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  IN THIS Article
 ::  Introduction
 ::  Material and methods
 ::  Results
 ::  Discussion
 ::  Acknowledgement
 ::  References

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Year : 1987  |  Volume : 33  |  Issue : 3  |  Page : 120-4

Termination of pregnancy in adolescents.







How to cite this article:
Aras R Y, Pai N P, Jain S G. Termination of pregnancy in adolescents. J Postgrad Med 1987;33:120


How to cite this URL:
Aras R Y, Pai N P, Jain S G. Termination of pregnancy in adolescents. J Postgrad Med [serial online] 1987 [cited 2018 May 22];33:120. Available from: http://www.jpgmonline.com/text.asp?1987/33/3/120/5278




  ::   Introduction Top

Despite the apparent liberalization of attitudes in recent years, unwanted pregnancy for a variety of complex social economic and cultural reasons continued to be a source of stress on the adolescent girl and her immediate family.6 In case of unmarried adolescent particularly it has been observed to precipitate a broad range of events that combine to disturb both education and family.
According to World Health Organisation,[6] the approximate age range for adolescence is from 10 years to 20 years. This study was carried out to identify variables that influence medical termination of pregnancy (MTP) in teenage girls coming to a municipal general hospital.

  ::   Material and methods Top

Case records of all adolescent girls who had undergone M.T.P. in a municipal general hospital, from January 1978 to December 1983 were utilised for this study.

  ::   Results Top

Altogether 784 adolescent girls had undergone M.T.P. during the six year period.
1. Incidence of teenage MTPs over total MTPs:
[Table 1] sets out yearwise incidence of adolescent MTP cases. On an average it is 17.78% of total MTPs. In this six year study incidence showed very slow declining trend [Fig.1].
2. Age:
50.13 per cent of cases in this study were of age 20 years and 19 per cent were of age 17 years and below. Average age of M.T.P. in this study was 18.52 years.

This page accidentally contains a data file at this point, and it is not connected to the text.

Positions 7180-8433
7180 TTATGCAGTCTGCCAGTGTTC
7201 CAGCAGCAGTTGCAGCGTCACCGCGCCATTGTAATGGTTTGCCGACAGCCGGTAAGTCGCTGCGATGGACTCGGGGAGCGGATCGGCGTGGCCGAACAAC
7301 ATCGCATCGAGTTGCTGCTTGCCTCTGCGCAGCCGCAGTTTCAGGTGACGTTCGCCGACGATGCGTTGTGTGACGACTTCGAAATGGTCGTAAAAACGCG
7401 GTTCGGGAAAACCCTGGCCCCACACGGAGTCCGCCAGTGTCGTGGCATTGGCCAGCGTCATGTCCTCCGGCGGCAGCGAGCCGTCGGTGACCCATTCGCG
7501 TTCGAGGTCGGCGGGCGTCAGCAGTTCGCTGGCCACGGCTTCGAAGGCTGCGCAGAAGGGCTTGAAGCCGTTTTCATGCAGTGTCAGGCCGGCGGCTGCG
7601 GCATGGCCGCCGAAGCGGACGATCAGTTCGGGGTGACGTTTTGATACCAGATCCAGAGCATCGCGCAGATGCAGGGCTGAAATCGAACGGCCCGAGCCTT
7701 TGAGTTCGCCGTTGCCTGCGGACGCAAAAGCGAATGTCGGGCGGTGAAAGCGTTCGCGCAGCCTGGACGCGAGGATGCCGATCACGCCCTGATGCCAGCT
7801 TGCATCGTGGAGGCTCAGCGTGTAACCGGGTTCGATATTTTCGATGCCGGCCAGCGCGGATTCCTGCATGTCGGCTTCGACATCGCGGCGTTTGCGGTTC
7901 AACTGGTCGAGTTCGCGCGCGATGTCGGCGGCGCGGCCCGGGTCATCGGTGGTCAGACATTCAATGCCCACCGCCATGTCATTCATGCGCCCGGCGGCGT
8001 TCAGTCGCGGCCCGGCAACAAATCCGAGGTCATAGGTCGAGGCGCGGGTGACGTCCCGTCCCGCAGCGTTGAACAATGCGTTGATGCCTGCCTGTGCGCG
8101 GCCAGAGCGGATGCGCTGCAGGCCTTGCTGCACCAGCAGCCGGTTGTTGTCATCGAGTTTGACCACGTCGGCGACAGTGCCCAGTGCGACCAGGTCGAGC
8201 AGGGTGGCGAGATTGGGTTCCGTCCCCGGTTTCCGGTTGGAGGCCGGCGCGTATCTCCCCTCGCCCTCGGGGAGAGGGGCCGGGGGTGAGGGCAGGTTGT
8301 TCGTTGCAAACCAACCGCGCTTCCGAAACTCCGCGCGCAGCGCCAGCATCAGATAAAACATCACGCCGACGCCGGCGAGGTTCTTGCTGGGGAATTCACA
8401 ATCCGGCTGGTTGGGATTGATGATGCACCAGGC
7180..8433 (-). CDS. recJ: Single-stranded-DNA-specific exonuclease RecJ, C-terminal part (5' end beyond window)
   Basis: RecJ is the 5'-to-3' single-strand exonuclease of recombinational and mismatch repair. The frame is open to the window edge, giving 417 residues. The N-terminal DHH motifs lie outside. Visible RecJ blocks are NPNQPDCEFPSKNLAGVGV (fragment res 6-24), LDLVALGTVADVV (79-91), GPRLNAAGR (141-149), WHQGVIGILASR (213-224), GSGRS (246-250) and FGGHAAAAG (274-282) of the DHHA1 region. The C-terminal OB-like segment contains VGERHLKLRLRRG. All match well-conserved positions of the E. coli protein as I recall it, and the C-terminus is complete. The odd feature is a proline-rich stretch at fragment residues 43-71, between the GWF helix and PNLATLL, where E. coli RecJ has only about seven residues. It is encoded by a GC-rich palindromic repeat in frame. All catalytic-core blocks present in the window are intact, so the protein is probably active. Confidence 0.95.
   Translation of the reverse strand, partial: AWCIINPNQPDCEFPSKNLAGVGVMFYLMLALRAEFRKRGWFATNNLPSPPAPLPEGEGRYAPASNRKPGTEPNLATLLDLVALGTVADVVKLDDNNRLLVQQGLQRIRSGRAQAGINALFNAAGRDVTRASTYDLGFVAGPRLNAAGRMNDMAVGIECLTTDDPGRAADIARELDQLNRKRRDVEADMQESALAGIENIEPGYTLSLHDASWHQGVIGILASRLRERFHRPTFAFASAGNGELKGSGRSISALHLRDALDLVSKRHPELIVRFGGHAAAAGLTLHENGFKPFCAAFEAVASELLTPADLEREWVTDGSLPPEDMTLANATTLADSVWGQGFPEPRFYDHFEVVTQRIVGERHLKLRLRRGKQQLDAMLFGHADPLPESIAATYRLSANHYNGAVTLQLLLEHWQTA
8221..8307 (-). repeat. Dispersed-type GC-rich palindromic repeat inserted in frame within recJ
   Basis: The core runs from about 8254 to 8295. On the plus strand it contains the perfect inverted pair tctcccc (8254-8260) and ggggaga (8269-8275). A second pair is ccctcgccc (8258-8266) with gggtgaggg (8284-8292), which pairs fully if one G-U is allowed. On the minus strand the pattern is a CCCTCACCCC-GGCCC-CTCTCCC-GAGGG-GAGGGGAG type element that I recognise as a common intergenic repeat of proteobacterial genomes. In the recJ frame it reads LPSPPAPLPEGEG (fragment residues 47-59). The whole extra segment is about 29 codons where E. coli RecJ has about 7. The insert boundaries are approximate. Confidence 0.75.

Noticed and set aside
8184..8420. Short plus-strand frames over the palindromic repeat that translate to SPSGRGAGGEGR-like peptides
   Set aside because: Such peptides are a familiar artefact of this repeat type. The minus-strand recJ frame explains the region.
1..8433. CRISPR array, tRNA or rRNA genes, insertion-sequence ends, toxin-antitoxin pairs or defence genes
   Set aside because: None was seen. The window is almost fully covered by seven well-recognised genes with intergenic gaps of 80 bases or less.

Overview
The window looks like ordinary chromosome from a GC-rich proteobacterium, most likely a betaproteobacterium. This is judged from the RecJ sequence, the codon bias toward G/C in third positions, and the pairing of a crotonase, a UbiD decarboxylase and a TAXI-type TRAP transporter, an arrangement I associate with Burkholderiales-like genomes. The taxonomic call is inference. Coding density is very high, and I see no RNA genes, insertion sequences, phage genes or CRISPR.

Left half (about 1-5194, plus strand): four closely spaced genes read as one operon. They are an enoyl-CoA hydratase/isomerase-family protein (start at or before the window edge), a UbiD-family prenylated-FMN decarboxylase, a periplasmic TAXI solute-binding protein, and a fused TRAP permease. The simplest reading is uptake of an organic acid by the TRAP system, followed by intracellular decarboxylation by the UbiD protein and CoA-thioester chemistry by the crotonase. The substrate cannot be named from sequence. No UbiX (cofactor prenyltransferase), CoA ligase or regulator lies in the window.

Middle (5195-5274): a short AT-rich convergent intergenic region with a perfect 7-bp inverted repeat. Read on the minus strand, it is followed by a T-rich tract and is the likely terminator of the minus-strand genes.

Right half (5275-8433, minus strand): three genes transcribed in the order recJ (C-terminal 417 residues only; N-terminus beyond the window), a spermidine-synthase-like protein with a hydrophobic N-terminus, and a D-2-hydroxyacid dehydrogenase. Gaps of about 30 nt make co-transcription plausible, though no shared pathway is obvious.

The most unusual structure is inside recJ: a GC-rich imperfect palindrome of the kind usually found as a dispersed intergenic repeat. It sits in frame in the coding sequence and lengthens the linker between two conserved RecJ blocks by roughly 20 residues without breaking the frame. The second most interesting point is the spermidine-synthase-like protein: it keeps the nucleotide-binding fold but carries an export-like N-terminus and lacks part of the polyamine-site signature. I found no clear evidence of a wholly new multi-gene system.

3. Marital status:
[Table II] shows yearwise distribution of marital status. Out of total, 45.28% were unmarried girls and 2.17% were separated or widows. As seen in [Fig. 1], the incidence of unmarried teenagers who had undergone abortions (over total teenage abortions) showed a very slow increasing trend.
4. Period of gestation:
Period of gestation (in weeks) at which these adolescent girls approached hospital for MTP is an important parameter. This largely depends upon educational and marital status of these girls.
58.57 per cent of unmarried pregnant teenagers approached hospital for M.T.P. in their second trimester while 74.1 per cent married ones had undergone M.T.P. in their first trimester, (p < 0.001, [Table 3a]. Also, there is a direct relationship between educational status and gestation period at the time of M.T.P. It is significantly seen that lower the standard of education, more is the gestation period at which pregnant adolescents had undergone M.T.P, (p < 0.02, [Table 3b]).
5. Methods of M.T.P. and complications:
[Table 4] shows the methods in which adolescent M.T.P.s were carried out and complication, dilatation, evaluation and vaccum aspiration are carried out in 1st trimester and they are associated with least number of complications. (1.09% and 0.6% respectively in this study [Table 5].